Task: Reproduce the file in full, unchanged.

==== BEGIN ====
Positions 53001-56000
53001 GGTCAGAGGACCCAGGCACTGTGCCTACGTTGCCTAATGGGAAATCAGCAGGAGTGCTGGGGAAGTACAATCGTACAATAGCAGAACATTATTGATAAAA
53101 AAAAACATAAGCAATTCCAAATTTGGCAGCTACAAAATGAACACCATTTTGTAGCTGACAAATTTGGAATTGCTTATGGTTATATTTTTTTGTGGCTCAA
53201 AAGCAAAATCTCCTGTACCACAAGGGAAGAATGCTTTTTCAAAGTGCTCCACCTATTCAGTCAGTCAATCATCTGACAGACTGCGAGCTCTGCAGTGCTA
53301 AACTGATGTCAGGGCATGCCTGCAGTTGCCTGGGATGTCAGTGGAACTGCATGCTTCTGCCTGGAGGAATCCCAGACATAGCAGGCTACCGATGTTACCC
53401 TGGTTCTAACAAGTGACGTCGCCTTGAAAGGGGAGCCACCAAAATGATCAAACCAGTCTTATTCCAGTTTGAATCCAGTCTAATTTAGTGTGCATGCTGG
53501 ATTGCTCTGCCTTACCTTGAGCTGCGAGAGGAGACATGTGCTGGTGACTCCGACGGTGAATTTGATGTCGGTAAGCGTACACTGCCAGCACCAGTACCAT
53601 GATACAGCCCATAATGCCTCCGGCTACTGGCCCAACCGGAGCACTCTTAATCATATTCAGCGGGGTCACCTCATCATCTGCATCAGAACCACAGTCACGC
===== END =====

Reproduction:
Positions 53001-56000
53001 GGTCAGAGGACCCAGGCACTGTGCCTACGTTGCCTAATGGGAAATCAGCAGGAGTGCTGGGGAAGTACAATCGTACAATAGCAGAACATTATTGATAAAA
53101 AAAAACATAAGCAATTCCAAATTTGGCAGCTACAAAATGAACACCATTTTGTAGCTGACAAATTTGGAATTGCTTATGGTTATATTTTTTTGTGGCTCAA
53201 AAGCAAAATCTCCTGTACCACAAGGGAAGAATGCTTTTTCAAAGTGCTCCACCTATTCAGTCAGTCAATCATCTGACAGACTGCGAGCTCTGCAGTGCTA
53301 AACTGATGTCAGGGCATGCCTGCAGTTGCCTGGGATGTCAGTGGAACTGCATGCTTCTGCCTGGAGGAATCCCAGACATAGCAGGCTACCGATGTTACCC
53401 TGGTTCTAACAAGTGACGTCGCCTTGAAAGGGGAGCCACCAAAATGATCAAACCAGTCTTATTCCAGTTTGAATCCAGTCTAATTTAGTGTGCATGCTGG
53501 ATTGCTCTGCCTTACCTTGAGCTGCGAGAGGAGACATGTGCTGGTGACTCCGACGGTGAATTTGATGTCGGTAAGCGTACACTGCCAGCACCAGTACCAT
53601 GATACAGCCCATAATGCCTCCGGCTACTGGCCCAACCGGAGCACTCTTAATCATATTCAGCGGGGTCACCTCATCATCTGCATCAGAACCACAGTCACGC